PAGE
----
Ministry of Women and Child Development shares the draft National Child Protection Policy; invites comments/suggestions by 4th February, 2019
The Ministry of Women and Child Development (“Ministry”) had, in November 2018, rolled out the ‘National Minimum Guidelines for setting up and running Crèche/s under the Maternity Benefit (Amendment) Act, 2017 (“Guidelines”) wherein a Child Protection Policy had been attached as Annexure II of the Guidelines which mention the proactive measures Organizations must undertake to prevent child abuse in any form at workplace and within its operating hours.
In line with the same, the Ministry has recently uploaded the Draft of National Child Protection Policy (“Draft Policy”) on its official website, inviting comments and suggestions on the same from the Stakeholders on the email id firstname.lastname@example.org within 4th February, 2019.
Background and Purpose
All children deserve a happy childhood and the opportunity to lead a dignified life safe from violence, exploitation, neglect, deprivation and discrimination. Protection of the youth is not only a matter of their human rights but also an investment towards building a robust nation. The Constitution of India recognizes children as equal right holders and grants highest priority for their protection and well-being. India is also signatory to the United Nations Convention on the Rights of the Child (UNCRC) and accordingly has a strong legal framework to protect children which include the Juvenile Justice (Care and Protection of Children) Act 2015; the Protection of Children from Sexual Offences Act 2012; Pre-Conception and Pre-Natal Diagnostic Techniques (PCPNDT) Act 1994; the Commission for Protection of Child Rights Act 2005; the Right of Children to Free and Compulsory Education Act, 2009; Prohibition of Child Marriage Act, 2006; and Child Labour (Prohibition and Regulation) Amendment Act, 2016.
The Draft Policy draws upon the safeguards provided under the Constitution of India, various child-centric legislation, international treaties as well as other existing policies for the protection and well-being of children. It aims at providing a safe and conducive environment for all children through the prevention and response to child abuse, exploitation and neglect. It provides a framework for all institutions, and organizations to understand their responsibilities in relation to safeguarding/ protecting children and promoting the welfare of children; individually and collectively.
Guidelines for Organization, Institutions and Establishments under the Draft Policy
I) All institutions and organizations should develop a child protection policy and code of conduct for employees in line with the national guidelines and various legislations for protection and welfare of children and display it appropriately.
II) All employees/ contractual workers must sign the declaration for child protection and agree to abide by it (draft declaration given in Annexure 1)**.
III) The code of conduct for employees/contractual workers must state that they should always treat children with empathy and respect, regardless of race, color, gender, sexuality, language, religion, political or other opinion, national, ethnic or social origin, property, disability, birth or other status. It must specifically lay down that the staff must never use language or behavior towards children that is inappropriate, harassing, abusive, sexually provocative, demeaning or culturally inappropriate, develop or induce or support in any way physical/sexual relationships with children.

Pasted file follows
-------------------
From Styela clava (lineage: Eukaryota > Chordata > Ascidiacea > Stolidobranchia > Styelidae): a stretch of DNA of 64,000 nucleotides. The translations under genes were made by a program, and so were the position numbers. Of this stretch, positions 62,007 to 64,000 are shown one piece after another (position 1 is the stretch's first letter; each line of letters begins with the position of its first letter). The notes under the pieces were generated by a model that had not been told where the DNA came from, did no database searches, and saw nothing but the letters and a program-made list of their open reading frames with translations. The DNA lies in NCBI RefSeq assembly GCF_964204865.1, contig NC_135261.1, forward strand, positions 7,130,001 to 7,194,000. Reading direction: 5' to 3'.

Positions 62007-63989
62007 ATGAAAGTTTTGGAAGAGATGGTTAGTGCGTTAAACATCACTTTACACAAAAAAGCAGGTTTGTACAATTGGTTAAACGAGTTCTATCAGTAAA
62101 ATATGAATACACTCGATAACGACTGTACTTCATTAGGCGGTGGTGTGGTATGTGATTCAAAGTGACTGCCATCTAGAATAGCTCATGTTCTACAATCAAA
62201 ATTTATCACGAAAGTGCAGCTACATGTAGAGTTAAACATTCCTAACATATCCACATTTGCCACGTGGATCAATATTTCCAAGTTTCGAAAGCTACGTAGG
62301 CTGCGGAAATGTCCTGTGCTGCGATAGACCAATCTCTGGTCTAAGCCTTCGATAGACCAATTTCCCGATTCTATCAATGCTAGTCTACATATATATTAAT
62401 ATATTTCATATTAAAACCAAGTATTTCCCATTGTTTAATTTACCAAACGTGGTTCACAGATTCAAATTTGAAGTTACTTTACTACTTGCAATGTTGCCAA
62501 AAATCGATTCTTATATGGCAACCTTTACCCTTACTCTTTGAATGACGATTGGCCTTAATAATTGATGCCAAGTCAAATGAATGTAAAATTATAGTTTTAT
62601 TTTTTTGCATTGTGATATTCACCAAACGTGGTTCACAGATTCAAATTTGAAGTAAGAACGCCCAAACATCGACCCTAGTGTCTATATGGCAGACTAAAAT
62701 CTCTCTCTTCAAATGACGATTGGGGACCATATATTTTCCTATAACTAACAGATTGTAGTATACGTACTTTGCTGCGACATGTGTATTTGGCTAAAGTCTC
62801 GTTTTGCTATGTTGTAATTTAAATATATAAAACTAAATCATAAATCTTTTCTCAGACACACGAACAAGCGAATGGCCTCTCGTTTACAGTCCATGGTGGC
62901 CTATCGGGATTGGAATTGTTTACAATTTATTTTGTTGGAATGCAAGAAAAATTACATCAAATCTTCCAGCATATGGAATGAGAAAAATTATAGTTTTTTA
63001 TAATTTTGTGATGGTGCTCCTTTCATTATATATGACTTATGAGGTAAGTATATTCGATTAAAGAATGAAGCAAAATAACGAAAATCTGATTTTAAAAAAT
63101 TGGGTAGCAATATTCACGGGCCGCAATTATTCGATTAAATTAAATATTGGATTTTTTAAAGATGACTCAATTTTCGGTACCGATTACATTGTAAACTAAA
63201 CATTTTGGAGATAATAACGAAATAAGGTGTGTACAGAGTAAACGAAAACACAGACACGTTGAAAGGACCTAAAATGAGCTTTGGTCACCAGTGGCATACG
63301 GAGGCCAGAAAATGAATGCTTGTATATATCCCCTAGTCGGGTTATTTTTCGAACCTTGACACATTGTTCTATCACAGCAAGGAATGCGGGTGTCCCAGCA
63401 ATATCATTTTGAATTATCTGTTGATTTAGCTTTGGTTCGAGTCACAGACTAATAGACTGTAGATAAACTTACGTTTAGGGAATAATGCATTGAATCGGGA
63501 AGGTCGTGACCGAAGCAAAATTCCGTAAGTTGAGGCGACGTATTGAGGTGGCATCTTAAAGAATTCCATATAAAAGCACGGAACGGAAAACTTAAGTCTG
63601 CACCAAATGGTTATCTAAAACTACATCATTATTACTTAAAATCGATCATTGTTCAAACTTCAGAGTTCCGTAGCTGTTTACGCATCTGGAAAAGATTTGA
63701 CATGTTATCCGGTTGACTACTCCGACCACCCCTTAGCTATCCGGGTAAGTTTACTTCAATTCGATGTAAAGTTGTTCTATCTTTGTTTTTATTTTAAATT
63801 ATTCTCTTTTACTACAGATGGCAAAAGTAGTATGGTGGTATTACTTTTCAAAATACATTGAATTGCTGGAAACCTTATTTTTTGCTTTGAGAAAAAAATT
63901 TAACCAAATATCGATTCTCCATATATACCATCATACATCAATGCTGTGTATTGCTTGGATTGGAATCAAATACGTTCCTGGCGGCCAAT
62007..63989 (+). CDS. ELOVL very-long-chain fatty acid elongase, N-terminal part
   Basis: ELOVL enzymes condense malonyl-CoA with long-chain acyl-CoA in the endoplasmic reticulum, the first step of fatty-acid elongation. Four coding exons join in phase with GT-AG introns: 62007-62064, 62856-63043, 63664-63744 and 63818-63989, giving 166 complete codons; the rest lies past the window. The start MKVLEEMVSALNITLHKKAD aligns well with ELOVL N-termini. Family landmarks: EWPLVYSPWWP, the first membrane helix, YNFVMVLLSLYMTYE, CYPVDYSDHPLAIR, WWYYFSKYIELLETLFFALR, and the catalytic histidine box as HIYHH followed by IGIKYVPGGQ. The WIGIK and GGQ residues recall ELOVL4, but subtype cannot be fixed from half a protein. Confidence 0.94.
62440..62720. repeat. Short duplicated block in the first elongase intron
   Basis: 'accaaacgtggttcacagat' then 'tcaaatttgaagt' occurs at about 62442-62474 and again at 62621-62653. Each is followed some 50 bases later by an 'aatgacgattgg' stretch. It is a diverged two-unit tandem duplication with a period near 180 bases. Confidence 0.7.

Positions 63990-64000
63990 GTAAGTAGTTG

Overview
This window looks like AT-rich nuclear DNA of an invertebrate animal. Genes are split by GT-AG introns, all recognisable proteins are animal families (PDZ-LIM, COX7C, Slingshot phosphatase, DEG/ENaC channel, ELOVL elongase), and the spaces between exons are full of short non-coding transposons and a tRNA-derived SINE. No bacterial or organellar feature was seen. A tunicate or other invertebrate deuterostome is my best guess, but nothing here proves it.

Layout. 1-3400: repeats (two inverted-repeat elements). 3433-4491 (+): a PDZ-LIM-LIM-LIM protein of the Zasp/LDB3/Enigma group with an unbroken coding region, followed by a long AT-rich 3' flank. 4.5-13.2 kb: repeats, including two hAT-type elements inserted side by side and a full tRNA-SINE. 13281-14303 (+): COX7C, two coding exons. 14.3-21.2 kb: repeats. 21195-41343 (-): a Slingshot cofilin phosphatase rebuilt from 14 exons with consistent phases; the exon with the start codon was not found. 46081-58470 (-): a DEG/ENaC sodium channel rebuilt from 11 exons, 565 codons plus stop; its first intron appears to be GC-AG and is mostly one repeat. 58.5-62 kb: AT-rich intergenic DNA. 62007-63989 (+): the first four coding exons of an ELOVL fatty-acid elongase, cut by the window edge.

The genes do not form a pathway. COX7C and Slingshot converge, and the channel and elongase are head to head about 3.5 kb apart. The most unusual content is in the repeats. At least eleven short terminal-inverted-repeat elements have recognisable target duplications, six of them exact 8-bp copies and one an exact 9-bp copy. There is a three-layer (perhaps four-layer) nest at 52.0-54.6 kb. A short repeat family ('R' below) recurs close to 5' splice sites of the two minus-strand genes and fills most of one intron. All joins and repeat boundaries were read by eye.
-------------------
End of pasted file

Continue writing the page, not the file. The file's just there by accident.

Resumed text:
IV) All organizations and institutions should designate responsibility on specific member/members of staff for ensuring that procedures and arrangements are in place within the organization to protect children and report any abuse, exploitation or neglect; in line with the guidelines and existing laws. The contact details of designated officer for child protection must be displayed appropriately.
V) Organizations/institutions must ensure that every individual who abuses or exploits children or violates any section of the Draft policy should be appropriately punished as per law (Refer to Annexure 2)**.
VI) Corporate houses and industries must establish and strengthen monitoring mechanisms to ensure that industries/subsidiaries are not using child labour in any form.
VII) Institutions and organizations working directly with children must ensure stringent background check (including police verification) of all employees – regular or contractual; volunteers and others who may come in contact with children.
VIII) Medical establishments (hospital and clinics),doctors and health workers cannot refuse treatment or discriminate on the basis of gender, sexual orientation, disability, caste, religion, tribe, language, marital status, occupation, political belief, or other status. Refusal of medical care to survivors/victims of sexual violence and acid attack amounts to an offence under Section 166B of the Indian Penal Code read with Section 357C of the Code of Criminal Procedure.
IX) Institutions and organizations working directly with children must develop age-appropriate modules and materials for orientating children on child abuse, online safety and services available for them.
X) Institutions/Organizations must ensure the availability of Crèches/ mobile crèches for employee’s children including those on daily wages/contractual basis if the number of employees is fifty or above; otherwise appropriate space and facility for baby care has to be provided for mothers with infants.